And remember, you can always go back and optimize your site (as you should), but if you can keep the goal of educating in mind, you can trust your team and the creatives working on your site to fine-tune the details.
Although, it starts internally (why would anyone want to be involved with a company if the employees don’t even want to take part), your community is a support system, a motivational tool, a resource to stay aligned with the pulse of your industry.
It includes not only you, but your past and present team members, clients/customers, partners, fans, and technically even your critics.
Your website should encourage your growing audience to unite, grow together, and add to the conversation.
Again, let’s start with some fundamentals.
Can someone start a conversation via your website?
Is that something you promote, such as a live chat?
Yes, we all love forms and the lead generation benefits they provide, but that keeps us at arm’s length from our community, gathering information instead of having a personal conversation.
Many of us may never see our customers face-to-face. For instance, I’ve spent a lot of money with Amazon and never met a single employee (Okay, I have two Amazon connections on LinkedIn, but they weren’t working there when I knew them!).
If you remove as many steps and friction points as you can between your audience and your organization, your community will grow. Live chat is a great way to do this.
How easy is your content to share?
You are a thought leader in your space, and the information you provide is valuable. Make sure it’s easy for your community to spread that information and they’ll do it for you (well, in addition to you anyway).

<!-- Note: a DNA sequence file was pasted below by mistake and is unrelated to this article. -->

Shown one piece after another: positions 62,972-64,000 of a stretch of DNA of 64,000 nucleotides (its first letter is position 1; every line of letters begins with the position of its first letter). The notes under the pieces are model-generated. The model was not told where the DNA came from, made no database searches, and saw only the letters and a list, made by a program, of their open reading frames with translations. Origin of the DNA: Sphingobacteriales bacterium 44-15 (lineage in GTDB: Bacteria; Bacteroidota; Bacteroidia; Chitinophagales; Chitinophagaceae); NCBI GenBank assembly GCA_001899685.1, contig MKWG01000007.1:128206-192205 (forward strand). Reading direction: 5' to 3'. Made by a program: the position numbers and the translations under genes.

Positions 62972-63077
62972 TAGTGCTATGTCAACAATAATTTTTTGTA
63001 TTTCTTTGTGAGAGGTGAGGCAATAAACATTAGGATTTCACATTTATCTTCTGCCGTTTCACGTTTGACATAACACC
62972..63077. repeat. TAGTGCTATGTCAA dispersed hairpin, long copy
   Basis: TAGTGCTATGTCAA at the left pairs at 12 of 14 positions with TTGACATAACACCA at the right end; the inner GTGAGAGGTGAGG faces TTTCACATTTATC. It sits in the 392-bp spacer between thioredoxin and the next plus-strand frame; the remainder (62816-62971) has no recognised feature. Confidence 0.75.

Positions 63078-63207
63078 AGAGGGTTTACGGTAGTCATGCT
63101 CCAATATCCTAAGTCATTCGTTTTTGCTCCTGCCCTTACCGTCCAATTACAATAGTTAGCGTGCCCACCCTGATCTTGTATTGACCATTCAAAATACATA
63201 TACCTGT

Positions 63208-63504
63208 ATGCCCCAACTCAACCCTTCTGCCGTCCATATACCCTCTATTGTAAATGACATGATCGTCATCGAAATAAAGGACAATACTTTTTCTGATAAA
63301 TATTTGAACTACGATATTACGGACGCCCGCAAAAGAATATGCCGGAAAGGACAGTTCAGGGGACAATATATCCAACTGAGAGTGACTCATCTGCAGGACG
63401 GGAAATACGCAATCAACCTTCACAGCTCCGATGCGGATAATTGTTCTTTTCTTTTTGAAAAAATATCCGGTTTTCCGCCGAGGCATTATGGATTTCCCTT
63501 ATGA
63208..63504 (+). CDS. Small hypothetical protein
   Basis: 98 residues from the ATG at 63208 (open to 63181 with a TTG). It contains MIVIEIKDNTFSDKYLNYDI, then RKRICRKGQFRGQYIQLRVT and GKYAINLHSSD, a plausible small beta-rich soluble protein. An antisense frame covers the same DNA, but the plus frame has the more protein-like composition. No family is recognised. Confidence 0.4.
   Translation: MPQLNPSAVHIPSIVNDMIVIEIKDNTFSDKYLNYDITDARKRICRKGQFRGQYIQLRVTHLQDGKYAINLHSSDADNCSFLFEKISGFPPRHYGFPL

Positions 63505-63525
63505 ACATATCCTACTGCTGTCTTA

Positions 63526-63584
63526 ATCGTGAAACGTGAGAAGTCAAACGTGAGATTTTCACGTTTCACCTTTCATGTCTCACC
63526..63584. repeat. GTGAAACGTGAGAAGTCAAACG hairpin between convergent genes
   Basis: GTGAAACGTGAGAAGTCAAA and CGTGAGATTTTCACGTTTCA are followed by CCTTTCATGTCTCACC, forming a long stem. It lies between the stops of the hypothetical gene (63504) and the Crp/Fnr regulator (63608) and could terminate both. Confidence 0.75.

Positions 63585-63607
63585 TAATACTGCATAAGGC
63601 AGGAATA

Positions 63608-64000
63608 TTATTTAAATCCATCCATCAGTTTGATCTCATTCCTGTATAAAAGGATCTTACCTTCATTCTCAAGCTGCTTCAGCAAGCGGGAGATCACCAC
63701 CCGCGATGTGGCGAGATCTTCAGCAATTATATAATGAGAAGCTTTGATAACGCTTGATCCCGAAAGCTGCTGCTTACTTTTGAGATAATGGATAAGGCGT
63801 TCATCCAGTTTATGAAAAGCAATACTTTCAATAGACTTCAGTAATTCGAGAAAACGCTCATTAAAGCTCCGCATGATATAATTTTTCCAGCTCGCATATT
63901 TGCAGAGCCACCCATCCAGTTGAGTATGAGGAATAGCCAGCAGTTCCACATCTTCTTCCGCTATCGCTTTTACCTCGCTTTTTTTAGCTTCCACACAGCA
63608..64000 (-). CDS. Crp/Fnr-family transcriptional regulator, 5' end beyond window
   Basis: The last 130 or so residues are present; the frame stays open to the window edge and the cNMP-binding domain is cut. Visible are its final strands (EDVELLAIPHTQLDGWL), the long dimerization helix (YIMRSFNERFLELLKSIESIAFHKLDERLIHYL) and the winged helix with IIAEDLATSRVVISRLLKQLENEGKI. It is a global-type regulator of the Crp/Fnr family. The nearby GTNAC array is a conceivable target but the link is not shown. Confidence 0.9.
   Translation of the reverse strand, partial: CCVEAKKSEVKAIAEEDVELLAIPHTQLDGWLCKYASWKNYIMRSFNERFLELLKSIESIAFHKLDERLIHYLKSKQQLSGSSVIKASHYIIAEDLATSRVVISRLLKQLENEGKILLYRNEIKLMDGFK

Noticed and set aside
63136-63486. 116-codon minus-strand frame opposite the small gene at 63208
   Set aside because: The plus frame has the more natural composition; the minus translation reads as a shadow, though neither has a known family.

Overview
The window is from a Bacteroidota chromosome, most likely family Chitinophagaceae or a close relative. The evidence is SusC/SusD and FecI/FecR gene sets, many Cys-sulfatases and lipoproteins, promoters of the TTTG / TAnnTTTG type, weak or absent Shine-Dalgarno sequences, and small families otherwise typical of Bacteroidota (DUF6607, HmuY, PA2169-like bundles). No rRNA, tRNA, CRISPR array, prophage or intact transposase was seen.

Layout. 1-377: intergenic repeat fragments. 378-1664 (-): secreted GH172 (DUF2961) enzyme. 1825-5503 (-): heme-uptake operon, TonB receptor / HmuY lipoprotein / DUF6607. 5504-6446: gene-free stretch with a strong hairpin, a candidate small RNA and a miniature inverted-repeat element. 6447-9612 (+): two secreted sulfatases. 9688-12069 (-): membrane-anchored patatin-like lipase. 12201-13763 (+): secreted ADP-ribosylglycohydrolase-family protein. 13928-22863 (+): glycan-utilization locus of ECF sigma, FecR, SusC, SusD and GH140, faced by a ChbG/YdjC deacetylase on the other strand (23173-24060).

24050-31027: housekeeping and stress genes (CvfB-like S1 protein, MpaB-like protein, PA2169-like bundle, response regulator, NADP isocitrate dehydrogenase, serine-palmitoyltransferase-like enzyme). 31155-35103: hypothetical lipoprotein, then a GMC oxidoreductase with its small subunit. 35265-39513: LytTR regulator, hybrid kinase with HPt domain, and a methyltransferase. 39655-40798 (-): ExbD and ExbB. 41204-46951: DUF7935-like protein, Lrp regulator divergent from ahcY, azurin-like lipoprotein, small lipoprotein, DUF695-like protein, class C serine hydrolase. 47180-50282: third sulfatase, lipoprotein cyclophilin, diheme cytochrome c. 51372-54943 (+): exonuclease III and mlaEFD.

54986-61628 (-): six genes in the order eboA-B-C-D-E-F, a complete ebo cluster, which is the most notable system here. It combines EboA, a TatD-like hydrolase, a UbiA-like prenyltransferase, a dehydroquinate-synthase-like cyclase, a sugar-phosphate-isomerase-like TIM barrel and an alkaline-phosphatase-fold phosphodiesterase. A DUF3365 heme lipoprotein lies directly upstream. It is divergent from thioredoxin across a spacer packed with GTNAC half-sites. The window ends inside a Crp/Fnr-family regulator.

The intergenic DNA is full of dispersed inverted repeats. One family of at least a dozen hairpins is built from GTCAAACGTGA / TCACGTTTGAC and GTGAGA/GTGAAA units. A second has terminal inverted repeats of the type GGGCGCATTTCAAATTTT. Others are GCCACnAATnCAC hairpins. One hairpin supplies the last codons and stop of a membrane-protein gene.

Include social media share links on your content and suggested copy; and here’s a secret, if you simply ask people to share something, they’re more likely to do it.
Do you include community content on your site?
Remember, your community is more than just your organization; it’s a group of people united through interactions around a common interest. You may have the honor of “running the show,” but you should all be sitting at the same roundtable.
By putting community content in the same space as your internal content, you are acknowledging the value provided by your audience.
This will help them feel included, building their sense of unity and joint ownership. The more you can recognize your community, the more they will want to contribute, provide feedback, and advocate for you.
And of course, user-generated content is huge. Maybe it’s through guest blogs, embedded tweets from your fans, or even testimonials. Encourage your community to generate content, then use it.
Do you create new content based on the questions your community is asking? They are literally telling you what information they want from you, so give it to them!
How would you feel if you asked a company a question, and within a week or two they have a full-blown page dedicated to your answer? Yup, I’d feel pretty connected to them too.
Also, does the voice of your content welcome your audience?
Does it make them feel included, or are you putting yourself on a different level?
Every brand needs their own voice, but make sure yours is approachable enough that your community isn’t afraid to have a conversation with you.
No matter what your industry is, there is always a person on the other side of the screen interacting with you. So, be authentic and genuine.
You can tell when someone is faking or only doing something because it’s required of them. Don’t make your community feel that way. Every interaction is a reflection on you, your brand, and your mission. Take it seriously, because if you do it well then you will build trust and pull in your community tighter.
Designing with Transparency in Mind
Transparency is one of the big digital marketing buzzwords, but it’s more than that -- if you do it right.
Being transparent starts with how you run your organization, and extends to every interaction someone can have with you, or anyone and anything else that exists as part of your organization.